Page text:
Cal Fire found violations in the Norrbom, Partrick, Pythian, Adobe and Pocket fires that burned in Sonoma and Napa counties; the Atlas fire in Napa County; the Sulphur fire in Lake County; and the Blue fire in Humboldt County. The agency forwarded its reports to district attorneys in those jurisdictions for review.

In the other four fires — the Redwood in Mendocino County, Cherokee in Butte County and the 37 and Nuns fires in Sonoma County — flames were ignited by power equipment but investigators found no evidence the utility company had violated state regulations.

The report is the latest set of findings from state fire investigators examining the causes of dozens of fires that burned more than 245,000 acres across Northern California in October, destroyed nearly 6,200 homes and killed 44 people.

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NBC Bay Area – Click here to watch video

PG&E auditors allow one out of 100 trees they check to violate state power line clearance standards, NBC Bay Area has learned.

But critics say one out of 100 is one too many.

PG&E’s CEO has staunchly defended the utility’s program, which came under scrutiny after the 2015 Butte Fire that killed two and devastated more than 70,000 acres in Amador and Calaveras counties.

“Our people are well-trained, our patrols are terrific, we are on time, everything is going great,” Geisha Williams said in July, during a videotaped deposition in the Butte fire litigation.

Last week, Williams reiterated her defense of the company’s effort to manage the 55 million trees that grow near its power lines.

“We also have one of, if not the most comprehensive vegetation management programs in the country,” she told shareholders in the company’s quarterly earnings call last Thursday, with the company spending more than $400 million last year on clearing trees because of the drought.

“Through its Electric Vegetation Management program,” the company said Monday in a statement, “PG&E dedicates hundreds of millions of dollars and thousands of workforce hours to help enhance safety and reduce electrical outages and wildfire risks.”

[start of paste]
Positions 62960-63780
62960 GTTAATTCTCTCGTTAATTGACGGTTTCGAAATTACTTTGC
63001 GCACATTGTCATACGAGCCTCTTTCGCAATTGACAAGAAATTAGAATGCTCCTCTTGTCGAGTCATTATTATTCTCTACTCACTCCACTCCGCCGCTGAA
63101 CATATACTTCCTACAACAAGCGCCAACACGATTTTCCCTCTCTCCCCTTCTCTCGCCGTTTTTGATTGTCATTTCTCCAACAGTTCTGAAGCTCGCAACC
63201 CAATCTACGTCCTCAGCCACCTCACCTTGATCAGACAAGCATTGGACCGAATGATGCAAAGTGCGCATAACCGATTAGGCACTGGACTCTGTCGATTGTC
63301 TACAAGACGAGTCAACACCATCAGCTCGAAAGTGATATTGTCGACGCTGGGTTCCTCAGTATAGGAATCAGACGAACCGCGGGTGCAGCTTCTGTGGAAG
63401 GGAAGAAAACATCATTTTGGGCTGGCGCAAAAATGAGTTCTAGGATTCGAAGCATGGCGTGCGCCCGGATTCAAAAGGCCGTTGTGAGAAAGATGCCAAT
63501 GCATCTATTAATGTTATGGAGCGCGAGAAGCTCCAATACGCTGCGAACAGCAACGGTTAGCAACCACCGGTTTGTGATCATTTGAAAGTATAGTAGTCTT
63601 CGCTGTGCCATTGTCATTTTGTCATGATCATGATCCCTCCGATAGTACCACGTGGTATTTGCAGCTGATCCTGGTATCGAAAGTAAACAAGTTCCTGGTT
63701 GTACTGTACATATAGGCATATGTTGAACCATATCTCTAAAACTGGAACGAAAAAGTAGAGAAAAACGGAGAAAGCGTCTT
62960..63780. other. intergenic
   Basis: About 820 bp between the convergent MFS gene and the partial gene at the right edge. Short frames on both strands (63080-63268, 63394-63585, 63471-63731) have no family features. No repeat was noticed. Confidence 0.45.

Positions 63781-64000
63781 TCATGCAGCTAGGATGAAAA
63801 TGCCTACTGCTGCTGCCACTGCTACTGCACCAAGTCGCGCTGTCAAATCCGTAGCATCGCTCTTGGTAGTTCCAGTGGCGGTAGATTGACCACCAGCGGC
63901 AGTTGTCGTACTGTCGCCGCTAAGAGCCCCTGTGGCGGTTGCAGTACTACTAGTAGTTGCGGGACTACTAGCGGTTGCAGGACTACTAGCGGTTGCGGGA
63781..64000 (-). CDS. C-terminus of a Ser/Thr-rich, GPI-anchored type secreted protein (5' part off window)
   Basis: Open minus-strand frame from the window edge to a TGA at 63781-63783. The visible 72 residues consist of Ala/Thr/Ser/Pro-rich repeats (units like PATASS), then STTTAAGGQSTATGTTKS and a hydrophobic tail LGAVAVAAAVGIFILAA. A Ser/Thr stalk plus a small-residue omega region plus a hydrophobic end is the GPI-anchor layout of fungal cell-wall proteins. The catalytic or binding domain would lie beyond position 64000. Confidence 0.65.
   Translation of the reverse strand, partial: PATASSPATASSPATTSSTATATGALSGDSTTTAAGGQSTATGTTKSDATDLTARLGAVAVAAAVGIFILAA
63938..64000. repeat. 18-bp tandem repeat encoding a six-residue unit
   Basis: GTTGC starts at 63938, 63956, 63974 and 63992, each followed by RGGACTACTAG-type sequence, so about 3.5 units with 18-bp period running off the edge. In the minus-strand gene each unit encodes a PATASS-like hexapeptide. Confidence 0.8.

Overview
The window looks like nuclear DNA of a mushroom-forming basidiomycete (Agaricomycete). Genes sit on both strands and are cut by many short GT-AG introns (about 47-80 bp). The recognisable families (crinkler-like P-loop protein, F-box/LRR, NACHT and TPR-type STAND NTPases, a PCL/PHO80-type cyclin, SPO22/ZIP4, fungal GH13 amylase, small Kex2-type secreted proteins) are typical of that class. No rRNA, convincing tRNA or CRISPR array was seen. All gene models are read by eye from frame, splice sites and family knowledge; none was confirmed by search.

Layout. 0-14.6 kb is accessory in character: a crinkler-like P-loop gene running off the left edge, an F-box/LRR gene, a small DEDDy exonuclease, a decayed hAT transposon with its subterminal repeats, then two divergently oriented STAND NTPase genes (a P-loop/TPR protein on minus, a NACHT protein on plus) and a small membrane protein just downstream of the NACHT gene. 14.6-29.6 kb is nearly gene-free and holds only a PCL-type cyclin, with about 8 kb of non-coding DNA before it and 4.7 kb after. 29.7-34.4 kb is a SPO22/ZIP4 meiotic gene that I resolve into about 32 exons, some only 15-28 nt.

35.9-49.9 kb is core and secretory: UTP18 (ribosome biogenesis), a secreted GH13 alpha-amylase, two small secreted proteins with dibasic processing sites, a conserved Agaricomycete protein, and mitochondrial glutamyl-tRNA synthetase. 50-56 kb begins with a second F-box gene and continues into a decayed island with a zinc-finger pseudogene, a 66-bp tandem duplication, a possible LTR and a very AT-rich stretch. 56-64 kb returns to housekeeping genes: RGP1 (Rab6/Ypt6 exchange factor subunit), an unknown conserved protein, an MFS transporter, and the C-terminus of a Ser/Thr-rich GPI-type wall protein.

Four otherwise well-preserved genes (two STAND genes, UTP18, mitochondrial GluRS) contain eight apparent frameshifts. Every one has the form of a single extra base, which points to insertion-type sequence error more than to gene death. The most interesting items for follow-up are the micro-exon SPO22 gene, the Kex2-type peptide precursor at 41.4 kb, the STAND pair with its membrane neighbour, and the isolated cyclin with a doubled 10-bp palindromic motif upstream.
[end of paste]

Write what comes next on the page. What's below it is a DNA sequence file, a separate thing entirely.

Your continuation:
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In the first results of its investigation into the firestorms that erupted across Northern California last October, Cal Fire said Friday that PG&E allegedly failed to remove or trim trees next to power lines that sparked three wildfires in Butte and Nevada counties last fall.

Cal Fire said its investigators found evidence in both counties that PG&E violated state code requiring utilities to maintain adequate clearance between power lines and vegetation.

PG&E said it looked forward to reviewing the findings. “Based on the information we have so far, we believe our overall programs met our state’s high standards,” the company said in a statement.

Cal Fire has not released the results of its investigation into the cause of the massive wildfires that exploded Oct. 8 in Sonoma, Napa, Mendocino and Lake counties. The fires killed 40 people, destroyed almost 6,200 homes and triggered more than $9.5 billion in insured claims in the North Bay.

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By Molly Casey | KSBY

Pacific Gas and Electric Company (PG&E) wants to change the law so privately-owned utilities, like itself, are no longer held financially responsible for damage caused by wildfires. 

The North Bay fires that broke out in October destroyed thousands of homes and killed more than 40 people in northern California wine country.

More than $9 billion dollars in insurance claims have been filed since the fires. 

While CAL FIRE investigators have not yet released the official causes if the 19 fires, lawsuits against PG&E are piling up, with plaintiffs claiming the company’s power lines and other equipment sparked at least some of the fires.

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JULIE JOHNSON | THE PRESS DEMOCRAT | February 3, 2018, 8:45PM

Santa Rosa city fire investigators have determined that PG&E power lines buffeted by heavy winds the night of Oct. 8 ignited at least two small fires in city neighborhoods, marking the first public reports by government authorities into what caused some of the dozens of blazes that erupted that night and became the deadliest and most destructive wildfires in California history.

The findings, outlined in records obtained by The Press Democrat, focus on two smaller, lesser-known fires that burned separately from the large blazes that swept across the North Bay late Oct 8. and early Oct. 9, destroying 6,200 homes and claiming 40 lives.

In both cases — a fire that destroyed two homes on Sullivan Way near Howarth Park and another quarter-acre fire that damaged an outbuilding at a Montessori school on Brush Creek Road — investigators with the Santa Rosa Fire Department ruled that strong winds caused the PG&E’s power lines to arc, throw sparks and set fire to dry vegetation.